Named Michelle Lynn Johnson at birth, Ndegeocello adopted her surname at the age of 17, which she says means "free like a bird" in Swahili. Meshell Ndegeocello is pronounced Mee-shell N-deh-gay-o-chel-o. Early pressings of Plantation Lullabies were stickered with the instructions. The spelling has changed in the hands of record labels a few times during her career; however, the correct spelling of her stage name is now Meshell Ndegeocello.
Ndegeocello is bisexual and previously had a relationship with feminist author Rebecca Walker. Ndegeocello's first son, Solomon, was born in 1989. She is currently married to Alison Riley, with whom she has a second son. She suffers from photosensitive epilepsy and is susceptible to seizures induced by flash photography when she is performing live. She has gone by the name Meshell Suhaila Bashir-Shakur which is used as a writing credit on some of her later work."FreeMyHeart.com". FreeMyHeart.com. March 3, 2001. Retrieved 2011-07-18. Zwerin, Mike (February 23, 1994). "Me'Shell - Debut on Madonna Label - NYTimes.com". International Herald Tribune. Retrieved 2011-07-18. DiGuglielmo, Joey (November 10, 2011). "Meshell's magic". Washington Blade. Retrieved 2014-07-10. Layman, Will. "Me'Shell Ndegeocello: The Spirit Music Jamia: Dance of the Infidels < PopMatters". Popmatters.com. Retrieved 2011-07-18.
Ndegeocello honed her skills on the D.C. go-go circuit in the late 1980s with the bands Prophecy, Little Bennie and the Masters, and Rare Essence She unsuccessfully tried out for Living Colour's bassist position, vacated in 1992 by Muzz Skillings. Going solo, she was one of the first artists to sign with Maverick Records, where she released her debut album, Plantation Lullabies. This recording presented a distinctly androgynous persona.
Her biggest hit is a duet with John Mellencamp, a cover version of Van Morrison's "Wild Night", which reached No. 3 on the Billboard charts. Her only other Billboard Hot 100 hit besides "Wild Night" has been her self-penned "If That's Your Boyfriend (He Wasn't Last Night)", which peaked at No. 73 in 1994. Also in 1994, Ndegeocello collaborated with Herbie Hancock on "Nocturnal Sunshine," a track for the Red Hot Organization's compilation album, Stolen Moments: Red Hot + Cool. The album, meant to raise awareness and funds in support of the AIDS epidemic in relation to the African American community, was heralded as "Album of the Year" by Time magazine.
She had a No. 1 Dance hit in 1996 with a Bill Withers cover song called "Who Is He (And What Is He to You)?" (briefly featured in the film Jerry Maguire) as well as Dance Top 20 hits with "Earth", "Leviticus: Faggot", "Stay" and the aforementioned "If That's Your Boyfriend.. Last Night)". Ndegeocello played bass on the song "I'd Rather be Your Lover" for Madonna on her album Bedtime Stories. Ndegeocello was also tapped, at the last minute, to perform a rap on the same song. This came after Madonna and producers decided to remove Tupac Shakur's rap (which he did while he and Madonna were dating in 1994), after he had criminal charges filed against him.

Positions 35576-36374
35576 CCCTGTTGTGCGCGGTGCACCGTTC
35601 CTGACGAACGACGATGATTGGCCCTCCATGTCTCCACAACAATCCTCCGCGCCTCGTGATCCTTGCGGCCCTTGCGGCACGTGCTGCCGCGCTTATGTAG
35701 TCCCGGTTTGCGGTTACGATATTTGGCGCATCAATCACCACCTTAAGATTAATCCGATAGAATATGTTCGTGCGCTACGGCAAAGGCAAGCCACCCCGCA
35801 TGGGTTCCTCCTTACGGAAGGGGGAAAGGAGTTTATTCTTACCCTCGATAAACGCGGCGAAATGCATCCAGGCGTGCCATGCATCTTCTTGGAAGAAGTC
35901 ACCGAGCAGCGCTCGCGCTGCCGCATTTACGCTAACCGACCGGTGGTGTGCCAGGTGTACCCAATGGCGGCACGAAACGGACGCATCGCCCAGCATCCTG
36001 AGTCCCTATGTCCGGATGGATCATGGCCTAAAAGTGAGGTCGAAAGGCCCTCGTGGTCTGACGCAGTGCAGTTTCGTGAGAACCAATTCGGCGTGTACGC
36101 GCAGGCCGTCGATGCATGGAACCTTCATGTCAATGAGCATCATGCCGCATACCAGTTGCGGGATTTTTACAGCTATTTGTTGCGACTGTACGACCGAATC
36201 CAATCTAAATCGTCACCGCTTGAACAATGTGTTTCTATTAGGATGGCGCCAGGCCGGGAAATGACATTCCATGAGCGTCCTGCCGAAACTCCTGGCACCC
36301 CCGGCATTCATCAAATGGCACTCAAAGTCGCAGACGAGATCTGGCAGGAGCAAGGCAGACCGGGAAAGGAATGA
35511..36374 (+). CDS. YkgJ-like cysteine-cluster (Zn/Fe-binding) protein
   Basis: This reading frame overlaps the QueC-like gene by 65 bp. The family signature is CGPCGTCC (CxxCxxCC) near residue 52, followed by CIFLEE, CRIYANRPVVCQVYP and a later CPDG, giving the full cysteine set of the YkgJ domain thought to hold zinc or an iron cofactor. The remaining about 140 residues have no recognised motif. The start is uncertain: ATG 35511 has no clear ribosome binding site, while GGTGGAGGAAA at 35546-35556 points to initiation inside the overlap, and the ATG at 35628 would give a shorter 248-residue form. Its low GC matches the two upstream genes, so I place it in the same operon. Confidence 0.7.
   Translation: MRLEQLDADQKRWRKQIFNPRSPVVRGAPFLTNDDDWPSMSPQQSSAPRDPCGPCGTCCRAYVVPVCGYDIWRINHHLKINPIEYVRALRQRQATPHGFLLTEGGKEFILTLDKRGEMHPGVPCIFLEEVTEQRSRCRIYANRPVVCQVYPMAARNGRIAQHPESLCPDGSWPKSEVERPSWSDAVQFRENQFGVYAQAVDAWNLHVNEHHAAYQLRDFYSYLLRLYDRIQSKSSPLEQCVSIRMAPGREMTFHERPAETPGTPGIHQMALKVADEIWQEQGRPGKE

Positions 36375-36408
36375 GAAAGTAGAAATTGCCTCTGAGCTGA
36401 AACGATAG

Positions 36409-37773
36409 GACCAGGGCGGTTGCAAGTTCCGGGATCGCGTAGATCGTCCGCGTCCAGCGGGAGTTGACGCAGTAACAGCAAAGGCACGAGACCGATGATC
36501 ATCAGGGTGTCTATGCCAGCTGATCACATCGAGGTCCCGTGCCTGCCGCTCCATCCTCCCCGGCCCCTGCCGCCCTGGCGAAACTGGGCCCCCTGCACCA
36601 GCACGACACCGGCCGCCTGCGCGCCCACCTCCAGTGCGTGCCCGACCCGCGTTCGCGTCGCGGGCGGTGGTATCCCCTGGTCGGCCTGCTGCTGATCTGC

Her music has been featured in a number of film soundtracks including How Stella Got Her Groove Back, Lost & Delirious, Batman & Robin, Love Jones, Love & Basketball, Talk to Me, Tyler Perry's Daddy's Little Girls, The Best Man, Higher Learning, Down in the Delta, The Hurricane, Noah's Arc: Jumping the Broom, and Soul Men.
She has appeared on recordings by Basement Jaxx, Indigo Girls, and The Blind Boys of Alabama. On The Rolling Stones' 1997 album Bridges to Babylon she plays bass on the song "Saint of Me". On Alanis Morissette's 2002 album Under Rug Swept, she plays bass on the songs "So Unsexy" and "You Owe Me Nothing in Return". On Zap Mama's album ReCreation (2009), she plays bass on the song "African Diamond".
She can also be seen in the documentary Standing in the Shadows of Motown, singing The Miracles' "You've Really Got a Hold on Me" and The Temptations' "Cloud Nine". In the late 1990s, she toured with Lilith Fair. She also did a remake of the song "Two Doors Down" on the 2003 release Just Because I'm A Woman: The Songs of Dolly Parton.
Ndegeocello was also a judge for the 2nd annual Independent Music Awards to support independent artists' careers.
Her song "Tie One On" was chosen as the Starbucks iTunes Pick of the Week on February 23, 2010.Wiltz, Teresa (June 19, 2005). "Meshell Ndegeocello Breaks Step With Pop". Washington Post. pp. N01. "Past Judges". Independent Music Awards. Retrieved 2011-07-18. Heringer (February 23, 2010). "Starbucks iTunes Pick of the Week – Meshell Ndegeocello – Tie One On". www.mark-heringer.com. Retrieved 2011-07-18.
In 2002, Ndegeocello collaborated with Yerba Buena on a track featuring Ron Black for the Red Hot Organization's tribute album to Fela Kuti, Red Hot and Riot. Proceeds from the album went to various AIDS charities, per the Red Hot Organization's mission.
In June 2010, she contributed a cover of U2's "40" to the Enough Project and Downtown Records' Raise Hope for Congo compilation. Proceeds from the compilation fund efforts to make the protection and empowerment of Congo's women a priority, as well as inspire individuals around the world to raise their voice for peace in Congo.
In 2010, Ndegeocello contributed to the essay anthology It Gets Better: Coming Out, Overcoming Bullying, and Creating a Life Worth Living, edited by Dan Savage and Terry Miller in the vein of the It Gets Better Project.